In light of the increased scrutiny and heightened emotion, I can assure you this intensely rigorous internal and external review of the shuttle-Mir analyzed thoroughly risk, readiness, and foremost, safety. I will not trivialize the risks associated with human space flight and exploration. Like all Americans, I know every time an astronaut travels into space there is risk. When we build the International Space Station, we will encounter similar problems and there will be danger. But NASA is ready. We are ready because the review assure us. But we're also ready because it's the right thing to do. Americans press forward. We overcome the unexpected. We discover the unknown. That's been our history, and that's been America's destiny.

I love this country very much and I feel very privileged to serve with the dedicated, brilliant, and courageous people we have in the American space team. Today, more than ever, I'm proud of everyone at NASA for their commitment to America's future and for their service to humankind. And to David Wolf and Michael Foale and the Atlantis crew, God speed. We'll see you when you get home.

Thank you very much.

STAFFORD: Thank you Dan. As Mr. Goldin has outlined, I was asked by him, in an additional step to the independent review process that I've been asked to chair on the shuttle-Mir rendezvous, he asked last July to have even a more thorough in-depth, or a separate team look at the total anomalies that occurred there on the Mir, including the collision, the fire, look at all the systems in depth, and make a recommendation with respect to the safety status and feasibility of continuing on for productive work. As he outlined, I chose General Ralph Jacobson, the former retired director of the Charles Baker Laboratory, to head this team and we had a series of meetings in the United States and just recently completed approximately 10 days in Russia. We reviewed the status of each individual system, the operational procedures. From that it was determined that basically from General Jacobson's recommendation to me, our whole team reviewed that, and we voted on that yesterday. After the completion of that I then briefed the Administrator that we found that productive work could still be done on Mir, that the risk of going to Mir was no greater than it has been before. Also I outlined to Mr. Goldin and to other people that when you review a whole sequence of a shuttle to Mir or a Soyuz to Mir and back, it's somewhat analogous to taking an airplane from Washington National Airport to Chicago O'Hare. The biggest risk on that's going to be the take-off from Washington National and the landing at Chicago O'Hare. In between, things are fairly benign. And this is the way that you have on the space station, at least at the status that it is today. Certainly, there's a risk, but the biggest risk, I think to all of us that have flown in space, is still the launch phase and the recovery phase. The Mir has recovered up to about with solar inertial attitude, with the computer on, 23 kilowatts of power, which gives adequate margin with respect to doing adequate science, productive work. We've also determined as we look at the Mir, and maybe it hasn't been brought out before, you have nearly five levels of redundancy of oxygen, and that's more than I ever had on Gemini or Apollo. The basic systems are in decent shape to go. Now just like a ship at sea for a long period of time, a submarine or an airplane, you are going to have systems problems and anomalies, and when you have that, you go work on them, and that's exactly what's been done.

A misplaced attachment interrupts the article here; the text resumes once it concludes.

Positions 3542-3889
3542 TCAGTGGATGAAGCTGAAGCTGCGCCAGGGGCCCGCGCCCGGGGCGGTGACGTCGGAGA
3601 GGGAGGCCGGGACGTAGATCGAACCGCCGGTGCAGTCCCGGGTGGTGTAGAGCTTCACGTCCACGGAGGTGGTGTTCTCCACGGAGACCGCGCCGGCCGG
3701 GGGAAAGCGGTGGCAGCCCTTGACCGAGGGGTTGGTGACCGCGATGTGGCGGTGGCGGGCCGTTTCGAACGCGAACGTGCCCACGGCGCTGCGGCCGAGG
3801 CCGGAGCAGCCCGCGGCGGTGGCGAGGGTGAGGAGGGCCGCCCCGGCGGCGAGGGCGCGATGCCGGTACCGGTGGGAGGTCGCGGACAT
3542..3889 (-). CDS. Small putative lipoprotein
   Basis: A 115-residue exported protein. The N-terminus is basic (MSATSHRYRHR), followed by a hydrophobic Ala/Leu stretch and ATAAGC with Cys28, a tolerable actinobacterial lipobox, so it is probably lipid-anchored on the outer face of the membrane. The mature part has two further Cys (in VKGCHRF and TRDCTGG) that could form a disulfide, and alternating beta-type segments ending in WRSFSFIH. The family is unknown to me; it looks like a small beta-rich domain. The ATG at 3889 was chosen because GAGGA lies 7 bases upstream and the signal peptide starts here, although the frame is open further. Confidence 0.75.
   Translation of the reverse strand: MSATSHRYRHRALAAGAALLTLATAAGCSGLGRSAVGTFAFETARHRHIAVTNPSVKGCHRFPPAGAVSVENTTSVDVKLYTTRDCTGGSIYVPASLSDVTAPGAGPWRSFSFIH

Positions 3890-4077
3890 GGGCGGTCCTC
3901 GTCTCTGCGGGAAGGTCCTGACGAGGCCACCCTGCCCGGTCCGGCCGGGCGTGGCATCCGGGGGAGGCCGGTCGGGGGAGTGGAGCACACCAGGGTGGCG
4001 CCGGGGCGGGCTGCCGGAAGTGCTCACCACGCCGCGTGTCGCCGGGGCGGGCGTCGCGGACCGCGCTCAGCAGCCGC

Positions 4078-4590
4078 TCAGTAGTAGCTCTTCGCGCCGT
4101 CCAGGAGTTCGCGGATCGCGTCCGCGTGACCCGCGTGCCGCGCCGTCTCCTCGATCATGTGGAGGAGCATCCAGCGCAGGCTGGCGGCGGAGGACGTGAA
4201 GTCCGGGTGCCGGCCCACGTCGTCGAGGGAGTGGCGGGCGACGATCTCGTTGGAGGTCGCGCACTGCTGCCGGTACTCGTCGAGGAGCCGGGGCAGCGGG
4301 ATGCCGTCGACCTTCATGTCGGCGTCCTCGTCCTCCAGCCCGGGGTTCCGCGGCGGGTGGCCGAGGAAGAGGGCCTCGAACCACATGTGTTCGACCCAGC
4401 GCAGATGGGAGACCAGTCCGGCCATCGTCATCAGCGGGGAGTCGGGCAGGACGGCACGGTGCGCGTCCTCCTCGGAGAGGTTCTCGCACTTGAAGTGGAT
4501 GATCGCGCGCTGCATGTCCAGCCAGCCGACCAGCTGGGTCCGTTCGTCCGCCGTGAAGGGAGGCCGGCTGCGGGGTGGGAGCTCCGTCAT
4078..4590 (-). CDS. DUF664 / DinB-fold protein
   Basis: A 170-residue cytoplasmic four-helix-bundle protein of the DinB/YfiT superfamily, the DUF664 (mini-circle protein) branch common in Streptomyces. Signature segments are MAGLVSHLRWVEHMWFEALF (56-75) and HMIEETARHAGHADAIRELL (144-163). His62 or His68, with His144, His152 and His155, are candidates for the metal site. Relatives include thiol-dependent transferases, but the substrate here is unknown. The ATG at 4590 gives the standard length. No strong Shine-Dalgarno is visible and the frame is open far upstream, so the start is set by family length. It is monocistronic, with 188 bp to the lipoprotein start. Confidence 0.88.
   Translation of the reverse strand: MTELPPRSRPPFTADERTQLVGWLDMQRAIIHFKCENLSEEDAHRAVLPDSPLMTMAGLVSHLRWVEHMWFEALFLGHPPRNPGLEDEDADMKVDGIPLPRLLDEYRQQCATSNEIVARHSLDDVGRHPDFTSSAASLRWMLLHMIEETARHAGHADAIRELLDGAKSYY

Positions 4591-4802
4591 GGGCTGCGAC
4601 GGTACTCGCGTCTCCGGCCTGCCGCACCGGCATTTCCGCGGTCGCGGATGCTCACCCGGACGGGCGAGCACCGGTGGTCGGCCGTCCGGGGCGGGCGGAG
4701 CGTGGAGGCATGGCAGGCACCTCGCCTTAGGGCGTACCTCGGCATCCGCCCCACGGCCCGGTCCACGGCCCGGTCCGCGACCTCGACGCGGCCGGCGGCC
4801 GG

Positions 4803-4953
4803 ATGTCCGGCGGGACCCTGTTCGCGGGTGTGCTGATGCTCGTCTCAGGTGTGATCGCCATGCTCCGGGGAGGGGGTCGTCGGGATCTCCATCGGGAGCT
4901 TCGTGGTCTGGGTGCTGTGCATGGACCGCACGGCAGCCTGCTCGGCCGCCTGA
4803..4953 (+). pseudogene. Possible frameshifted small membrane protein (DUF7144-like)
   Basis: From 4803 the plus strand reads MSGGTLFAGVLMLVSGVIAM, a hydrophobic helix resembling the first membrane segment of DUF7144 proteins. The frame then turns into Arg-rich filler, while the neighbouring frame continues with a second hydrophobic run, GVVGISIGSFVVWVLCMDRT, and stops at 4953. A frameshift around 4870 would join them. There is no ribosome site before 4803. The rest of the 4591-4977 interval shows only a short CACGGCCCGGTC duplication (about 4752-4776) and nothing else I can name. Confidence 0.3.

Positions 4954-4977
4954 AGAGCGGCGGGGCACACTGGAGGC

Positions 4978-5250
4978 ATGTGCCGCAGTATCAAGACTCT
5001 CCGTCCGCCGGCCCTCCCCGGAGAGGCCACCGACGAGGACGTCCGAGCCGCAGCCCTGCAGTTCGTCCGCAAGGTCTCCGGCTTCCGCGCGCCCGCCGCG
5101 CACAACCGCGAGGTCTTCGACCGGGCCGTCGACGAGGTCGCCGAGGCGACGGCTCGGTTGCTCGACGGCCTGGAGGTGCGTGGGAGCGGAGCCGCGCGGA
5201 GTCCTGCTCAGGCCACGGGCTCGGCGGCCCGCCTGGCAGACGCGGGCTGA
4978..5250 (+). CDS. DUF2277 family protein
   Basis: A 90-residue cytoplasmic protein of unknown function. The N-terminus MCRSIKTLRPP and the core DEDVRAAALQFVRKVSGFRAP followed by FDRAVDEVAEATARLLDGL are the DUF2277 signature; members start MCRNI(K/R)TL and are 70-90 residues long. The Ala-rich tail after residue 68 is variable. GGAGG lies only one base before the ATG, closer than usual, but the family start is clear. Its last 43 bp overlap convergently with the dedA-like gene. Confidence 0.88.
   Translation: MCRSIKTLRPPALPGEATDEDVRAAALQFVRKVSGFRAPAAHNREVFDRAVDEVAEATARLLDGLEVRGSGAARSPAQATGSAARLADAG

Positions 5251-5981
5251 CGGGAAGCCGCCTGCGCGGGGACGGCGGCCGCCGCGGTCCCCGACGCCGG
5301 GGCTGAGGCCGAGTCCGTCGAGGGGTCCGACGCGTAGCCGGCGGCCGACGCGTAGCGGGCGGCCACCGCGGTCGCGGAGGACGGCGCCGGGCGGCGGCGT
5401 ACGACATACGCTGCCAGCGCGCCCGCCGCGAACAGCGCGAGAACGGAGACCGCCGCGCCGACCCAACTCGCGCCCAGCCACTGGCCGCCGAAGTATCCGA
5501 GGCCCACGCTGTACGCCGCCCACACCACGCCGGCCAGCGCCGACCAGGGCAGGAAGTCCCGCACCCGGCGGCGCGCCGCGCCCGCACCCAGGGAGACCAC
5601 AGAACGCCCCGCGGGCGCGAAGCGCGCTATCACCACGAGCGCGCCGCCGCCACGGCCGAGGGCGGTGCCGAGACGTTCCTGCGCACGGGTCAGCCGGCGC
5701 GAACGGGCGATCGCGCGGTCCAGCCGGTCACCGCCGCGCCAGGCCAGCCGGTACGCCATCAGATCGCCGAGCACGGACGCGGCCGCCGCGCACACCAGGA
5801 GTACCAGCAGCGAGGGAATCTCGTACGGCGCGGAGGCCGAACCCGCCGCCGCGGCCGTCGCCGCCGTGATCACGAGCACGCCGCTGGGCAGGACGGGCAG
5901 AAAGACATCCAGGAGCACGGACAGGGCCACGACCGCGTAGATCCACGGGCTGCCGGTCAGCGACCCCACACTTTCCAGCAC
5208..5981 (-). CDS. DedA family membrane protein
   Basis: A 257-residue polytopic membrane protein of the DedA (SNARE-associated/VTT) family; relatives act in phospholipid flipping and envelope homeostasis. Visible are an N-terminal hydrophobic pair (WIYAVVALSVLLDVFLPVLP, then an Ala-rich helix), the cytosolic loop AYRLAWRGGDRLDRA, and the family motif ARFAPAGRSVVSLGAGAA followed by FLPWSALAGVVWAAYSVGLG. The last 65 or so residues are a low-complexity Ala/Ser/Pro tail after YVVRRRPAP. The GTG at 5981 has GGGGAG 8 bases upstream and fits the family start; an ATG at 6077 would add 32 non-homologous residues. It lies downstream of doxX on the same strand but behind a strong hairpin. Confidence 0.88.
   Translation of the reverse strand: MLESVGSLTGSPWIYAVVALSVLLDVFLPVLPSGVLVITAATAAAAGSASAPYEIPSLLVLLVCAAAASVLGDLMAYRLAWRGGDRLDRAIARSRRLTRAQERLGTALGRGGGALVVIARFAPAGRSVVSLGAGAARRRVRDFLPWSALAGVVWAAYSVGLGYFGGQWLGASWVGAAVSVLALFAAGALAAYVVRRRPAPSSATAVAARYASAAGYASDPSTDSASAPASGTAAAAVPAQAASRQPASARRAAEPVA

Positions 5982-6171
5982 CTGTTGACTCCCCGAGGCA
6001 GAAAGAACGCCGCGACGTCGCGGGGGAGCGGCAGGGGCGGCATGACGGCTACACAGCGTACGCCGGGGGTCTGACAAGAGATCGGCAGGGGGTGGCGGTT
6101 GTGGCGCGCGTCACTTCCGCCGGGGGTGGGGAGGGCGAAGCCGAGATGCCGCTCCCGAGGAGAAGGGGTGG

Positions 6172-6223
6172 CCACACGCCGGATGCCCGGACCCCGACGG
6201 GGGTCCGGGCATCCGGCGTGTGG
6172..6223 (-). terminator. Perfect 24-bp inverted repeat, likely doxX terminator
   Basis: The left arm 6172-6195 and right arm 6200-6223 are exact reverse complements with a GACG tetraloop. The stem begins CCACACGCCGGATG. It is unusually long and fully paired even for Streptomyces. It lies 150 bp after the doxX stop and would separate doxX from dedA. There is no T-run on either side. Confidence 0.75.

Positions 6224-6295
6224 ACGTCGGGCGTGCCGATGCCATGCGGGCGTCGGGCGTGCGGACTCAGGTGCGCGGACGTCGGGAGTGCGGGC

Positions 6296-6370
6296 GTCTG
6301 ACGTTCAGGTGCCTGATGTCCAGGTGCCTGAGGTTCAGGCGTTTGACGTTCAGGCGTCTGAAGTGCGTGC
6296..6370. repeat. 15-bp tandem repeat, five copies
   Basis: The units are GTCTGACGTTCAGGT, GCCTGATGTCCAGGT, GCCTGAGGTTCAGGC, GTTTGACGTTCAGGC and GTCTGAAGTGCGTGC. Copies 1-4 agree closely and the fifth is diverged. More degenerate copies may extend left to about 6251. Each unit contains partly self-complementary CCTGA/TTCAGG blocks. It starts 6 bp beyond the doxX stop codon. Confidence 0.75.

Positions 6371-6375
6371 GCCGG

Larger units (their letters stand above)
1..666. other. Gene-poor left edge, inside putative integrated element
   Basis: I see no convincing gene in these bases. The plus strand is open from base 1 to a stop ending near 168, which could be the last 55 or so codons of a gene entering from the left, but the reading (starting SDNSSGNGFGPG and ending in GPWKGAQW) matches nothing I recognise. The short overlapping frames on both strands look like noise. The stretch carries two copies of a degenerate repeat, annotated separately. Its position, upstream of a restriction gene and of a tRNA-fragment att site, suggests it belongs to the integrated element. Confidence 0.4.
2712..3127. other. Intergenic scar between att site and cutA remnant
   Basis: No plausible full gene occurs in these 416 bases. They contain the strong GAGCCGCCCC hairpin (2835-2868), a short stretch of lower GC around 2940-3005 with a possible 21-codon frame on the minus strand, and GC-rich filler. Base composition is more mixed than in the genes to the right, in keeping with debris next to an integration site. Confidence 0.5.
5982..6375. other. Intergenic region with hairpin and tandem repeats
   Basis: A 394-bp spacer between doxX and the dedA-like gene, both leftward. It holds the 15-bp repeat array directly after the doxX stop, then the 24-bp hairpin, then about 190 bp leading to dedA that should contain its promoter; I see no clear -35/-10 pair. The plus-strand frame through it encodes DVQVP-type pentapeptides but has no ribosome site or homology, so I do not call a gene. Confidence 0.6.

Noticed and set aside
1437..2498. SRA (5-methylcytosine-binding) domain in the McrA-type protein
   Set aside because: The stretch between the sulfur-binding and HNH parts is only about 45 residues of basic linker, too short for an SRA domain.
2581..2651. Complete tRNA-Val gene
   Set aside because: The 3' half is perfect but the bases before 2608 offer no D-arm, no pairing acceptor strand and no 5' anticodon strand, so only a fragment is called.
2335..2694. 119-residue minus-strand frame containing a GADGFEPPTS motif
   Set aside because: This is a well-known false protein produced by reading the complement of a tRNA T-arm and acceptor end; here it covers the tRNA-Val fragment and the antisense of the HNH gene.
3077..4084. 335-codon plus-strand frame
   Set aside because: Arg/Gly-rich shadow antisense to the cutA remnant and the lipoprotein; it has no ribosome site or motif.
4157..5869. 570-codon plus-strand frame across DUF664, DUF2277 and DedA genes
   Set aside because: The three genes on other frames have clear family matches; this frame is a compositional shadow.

We dug into the collision. We have a good understanding of exactly what happened there, and the steps to preclude any further activity like that, and also on the fire. So after a thorough, in-depth investigation, I was able to make my recommendation to the Administrator yesterday that everything was "go" and there's no more risk for this mission than there has been for the previous.

YOUNG: The NASA Administrator asked our group to review the report of the NASA Inspector General and the NASA response to the report. I might add that we also reviewed relevant congressional testimony. He asked us to focus on safety and the integrity of the NASA process for safety assessment. W e reviewed each point made by the Inspector General. We reviewed NASA's response to each point, and NASA's actions to assure that safe operations would occur on the Mir.

We had in-depth discussion with the Inspector General, with the leaders of the NASA Safety Assessment Process and some of the astronauts who have flown as Mir crewmembers. One of the things that it's very important to recognize is that the problems that have occurred and potentially could occur in the future, can be separated into two categories. There are those that can be looked at as major safety risks, with potential life-threatening ramifications, and we identify in this category two. That would be an uncontrolled fire and a rapid decompression. The other problems, such as coolant tube leaks, computer failures, these problems can interrupt Mir operations, they can cause crew discomfort, potentially they require a departure from Mir in the Soyuz, but it's important to recognize, they're not life threatening, and most of the problems are in this category.